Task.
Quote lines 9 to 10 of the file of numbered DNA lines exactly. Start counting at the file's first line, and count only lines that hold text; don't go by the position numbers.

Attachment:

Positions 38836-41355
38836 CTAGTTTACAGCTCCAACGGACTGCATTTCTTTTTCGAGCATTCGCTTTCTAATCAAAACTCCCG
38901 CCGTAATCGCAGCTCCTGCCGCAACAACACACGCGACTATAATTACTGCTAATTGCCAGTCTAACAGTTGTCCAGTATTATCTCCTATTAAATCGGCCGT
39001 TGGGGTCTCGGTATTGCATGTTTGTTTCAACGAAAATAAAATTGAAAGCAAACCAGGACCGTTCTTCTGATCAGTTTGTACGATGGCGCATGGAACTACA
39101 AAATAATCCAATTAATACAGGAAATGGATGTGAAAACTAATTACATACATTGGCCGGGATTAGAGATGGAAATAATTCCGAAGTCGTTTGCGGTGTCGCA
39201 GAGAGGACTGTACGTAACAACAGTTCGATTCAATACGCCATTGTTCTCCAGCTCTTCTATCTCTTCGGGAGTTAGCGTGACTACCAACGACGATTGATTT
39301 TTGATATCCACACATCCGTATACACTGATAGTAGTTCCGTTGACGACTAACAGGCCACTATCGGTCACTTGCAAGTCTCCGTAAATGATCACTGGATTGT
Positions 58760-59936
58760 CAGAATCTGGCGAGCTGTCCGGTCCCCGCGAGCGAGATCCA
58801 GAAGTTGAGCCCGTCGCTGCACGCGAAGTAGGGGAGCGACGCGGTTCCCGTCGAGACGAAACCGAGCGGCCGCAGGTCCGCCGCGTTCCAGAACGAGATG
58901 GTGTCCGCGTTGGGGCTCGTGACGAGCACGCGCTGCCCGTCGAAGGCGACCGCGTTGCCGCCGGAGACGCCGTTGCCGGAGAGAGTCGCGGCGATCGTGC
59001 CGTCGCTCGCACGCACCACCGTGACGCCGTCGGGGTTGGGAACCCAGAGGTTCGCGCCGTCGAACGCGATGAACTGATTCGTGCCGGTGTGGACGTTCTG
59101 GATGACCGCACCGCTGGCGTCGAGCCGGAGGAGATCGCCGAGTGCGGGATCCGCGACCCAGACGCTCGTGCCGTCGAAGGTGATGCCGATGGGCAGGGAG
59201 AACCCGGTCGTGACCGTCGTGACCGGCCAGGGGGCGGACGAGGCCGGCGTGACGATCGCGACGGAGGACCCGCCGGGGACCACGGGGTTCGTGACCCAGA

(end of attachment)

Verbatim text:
58760 CAGAATCTGGCGAGCTGTCCGGTCCCCGCGAGCGAGATCCA
58801 GAAGTTGAGCCCGTCGCTGCACGCGAAGTAGGGGAGCGACGCGGTTCCCGTCGAGACGAAACCGAGCGGCCGCAGGTCCGCCGCGTTCCAGAACGAGATG